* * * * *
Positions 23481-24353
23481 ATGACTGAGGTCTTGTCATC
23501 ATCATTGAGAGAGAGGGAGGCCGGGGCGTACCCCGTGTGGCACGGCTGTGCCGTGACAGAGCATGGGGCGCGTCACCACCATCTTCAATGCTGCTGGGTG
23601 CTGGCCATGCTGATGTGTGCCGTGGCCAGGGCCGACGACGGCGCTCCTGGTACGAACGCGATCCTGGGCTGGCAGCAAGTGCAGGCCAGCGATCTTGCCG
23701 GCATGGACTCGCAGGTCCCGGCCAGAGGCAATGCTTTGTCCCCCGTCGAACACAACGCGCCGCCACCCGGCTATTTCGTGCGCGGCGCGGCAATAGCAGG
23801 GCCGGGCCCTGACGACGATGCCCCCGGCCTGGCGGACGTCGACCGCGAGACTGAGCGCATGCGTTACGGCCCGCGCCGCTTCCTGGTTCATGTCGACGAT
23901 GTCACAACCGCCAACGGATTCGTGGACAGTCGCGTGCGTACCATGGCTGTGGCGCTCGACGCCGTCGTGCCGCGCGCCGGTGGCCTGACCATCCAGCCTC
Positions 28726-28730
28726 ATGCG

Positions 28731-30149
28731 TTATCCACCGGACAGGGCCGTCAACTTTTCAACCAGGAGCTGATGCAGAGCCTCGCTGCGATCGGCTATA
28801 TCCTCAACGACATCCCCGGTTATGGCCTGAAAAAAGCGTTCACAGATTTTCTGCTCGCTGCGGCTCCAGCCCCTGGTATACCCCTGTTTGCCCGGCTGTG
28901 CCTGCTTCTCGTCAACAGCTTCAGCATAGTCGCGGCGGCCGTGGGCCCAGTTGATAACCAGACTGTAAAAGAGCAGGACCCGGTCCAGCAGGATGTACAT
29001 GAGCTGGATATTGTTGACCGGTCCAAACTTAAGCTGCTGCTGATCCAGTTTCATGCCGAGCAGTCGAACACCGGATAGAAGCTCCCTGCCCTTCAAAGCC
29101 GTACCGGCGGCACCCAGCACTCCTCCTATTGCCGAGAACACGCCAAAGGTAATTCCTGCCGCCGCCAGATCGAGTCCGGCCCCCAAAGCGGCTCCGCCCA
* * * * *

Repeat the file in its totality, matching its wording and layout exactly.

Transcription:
Positions 23481-24353
23481 ATGACTGAGGTCTTGTCATC
23501 ATCATTGAGAGAGAGGGAGGCCGGGGCGTACCCCGTGTGGCACGGCTGTGCCGTGACAGAGCATGGGGCGCGTCACCACCATCTTCAATGCTGCTGGGTG
23601 CTGGCCATGCTGATGTGTGCCGTGGCCAGGGCCGACGACGGCGCTCCTGGTACGAACGCGATCCTGGGCTGGCAGCAAGTGCAGGCCAGCGATCTTGCCG
23701 GCATGGACTCGCAGGTCCCGGCCAGAGGCAATGCTTTGTCCCCCGTCGAACACAACGCGCCGCCACCCGGCTATTTCGTGCGCGGCGCGGCAATAGCAGG
23801 GCCGGGCCCTGACGACGATGCCCCCGGCCTGGCGGACGTCGACCGCGAGACTGAGCGCATGCGTTACGGCCCGCGCCGCTTCCTGGTTCATGTCGACGAT
23901 GTCACAACCGCCAACGGATTCGTGGACAGTCGCGTGCGTACCATGGCTGTGGCGCTCGACGCCGTCGTGCCGCGCGCCGGTGGCCTGACCATCCAGCCTC
Positions 28726-28730
28726 ATGCG

Positions 28731-30149
28731 TTATCCACCGGACAGGGCCGTCAACTTTTCAACCAGGAGCTGATGCAGAGCCTCGCTGCGATCGGCTATA
28801 TCCTCAACGACATCCCCGGTTATGGCCTGAAAAAAGCGTTCACAGATTTTCTGCTCGCTGCGGCTCCAGCCCCTGGTATACCCCTGTTTGCCCGGCTGTG
28901 CCTGCTTCTCGTCAACAGCTTCAGCATAGTCGCGGCGGCCGTGGGCCCAGTTGATAACCAGACTGTAAAAGAGCAGGACCCGGTCCAGCAGGATGTACAT
29001 GAGCTGGATATTGTTGACCGGTCCAAACTTAAGCTGCTGCTGATCCAGTTTCATGCCGAGCAGTCGAACACCGGATAGAAGCTCCCTGCCCTTCAAAGCC
29101 GTACCGGCGGCACCCAGCACTCCTCCTATTGCCGAGAACACGCCAAAGGTAATTCCTGCCGCCGCCAGATCGAGTCCGGCCCCCAAAGCGGCTCCGCCCA